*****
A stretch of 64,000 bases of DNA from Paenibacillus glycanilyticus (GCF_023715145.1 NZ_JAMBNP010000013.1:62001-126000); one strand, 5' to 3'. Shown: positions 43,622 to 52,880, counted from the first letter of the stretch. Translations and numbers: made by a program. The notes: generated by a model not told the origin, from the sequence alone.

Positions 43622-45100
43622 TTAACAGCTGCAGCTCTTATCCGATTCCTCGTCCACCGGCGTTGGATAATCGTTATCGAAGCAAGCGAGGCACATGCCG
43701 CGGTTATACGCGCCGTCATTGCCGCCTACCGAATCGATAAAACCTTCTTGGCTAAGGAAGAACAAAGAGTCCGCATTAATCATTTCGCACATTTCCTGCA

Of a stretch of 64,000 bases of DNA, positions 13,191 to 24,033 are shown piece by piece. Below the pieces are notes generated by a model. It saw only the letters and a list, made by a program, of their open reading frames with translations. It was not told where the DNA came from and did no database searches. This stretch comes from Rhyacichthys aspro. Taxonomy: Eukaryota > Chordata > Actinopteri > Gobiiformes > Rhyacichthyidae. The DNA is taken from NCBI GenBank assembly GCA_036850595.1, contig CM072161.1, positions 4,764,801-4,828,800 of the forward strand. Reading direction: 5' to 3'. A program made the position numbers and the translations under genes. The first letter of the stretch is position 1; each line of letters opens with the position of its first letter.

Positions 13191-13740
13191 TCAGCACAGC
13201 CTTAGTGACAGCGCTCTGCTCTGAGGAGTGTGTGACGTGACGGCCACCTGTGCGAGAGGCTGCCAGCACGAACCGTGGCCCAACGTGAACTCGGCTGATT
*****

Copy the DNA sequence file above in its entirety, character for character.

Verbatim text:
A stretch of 64,000 bases of DNA from Paenibacillus glycanilyticus (GCF_023715145.1 NZ_JAMBNP010000013.1:62001-126000); one strand, 5' to 3'. Shown: positions 43,622 to 52,880, counted from the first letter of the stretch. Translations and numbers: made by a program. The notes: generated by a model not told the origin, from the sequence alone.

Positions 43622-45100
43622 TTAACAGCTGCAGCTCTTATCCGATTCCTCGTCCACCGGCGTTGGATAATCGTTATCGAAGCAAGCGAGGCACATGCCG
43701 CGGTTATACGCGCCGTCATTGCCGCCTACCGAATCGATAAAACCTTCTTGGCTAAGGAAGAACAAAGAGTCCGCATTAATCATTTCGCACATTTCCTGCA

Of a stretch of 64,000 bases of DNA, positions 13,191 to 24,033 are shown piece by piece. Below the pieces are notes generated by a model. It saw only the letters and a list, made by a program, of their open reading frames with translations. It was not told where the DNA came from and did no database searches. This stretch comes from Rhyacichthys aspro. Taxonomy: Eukaryota > Chordata > Actinopteri > Gobiiformes > Rhyacichthyidae. The DNA is taken from NCBI GenBank assembly GCA_036850595.1, contig CM072161.1, positions 4,764,801-4,828,800 of the forward strand. Reading direction: 5' to 3'. A program made the position numbers and the translations under genes. The first letter of the stretch is position 1; each line of letters opens with the position of its first letter.

Positions 13191-13740
13191 TCAGCACAGC
13201 CTTAGTGACAGCGCTCTGCTCTGAGGAGTGTGTGACGTGACGGCCACCTGTGCGAGAGGCTGCCAGCACGAACCGTGGCCCAACGTGAACTCGGCTGATT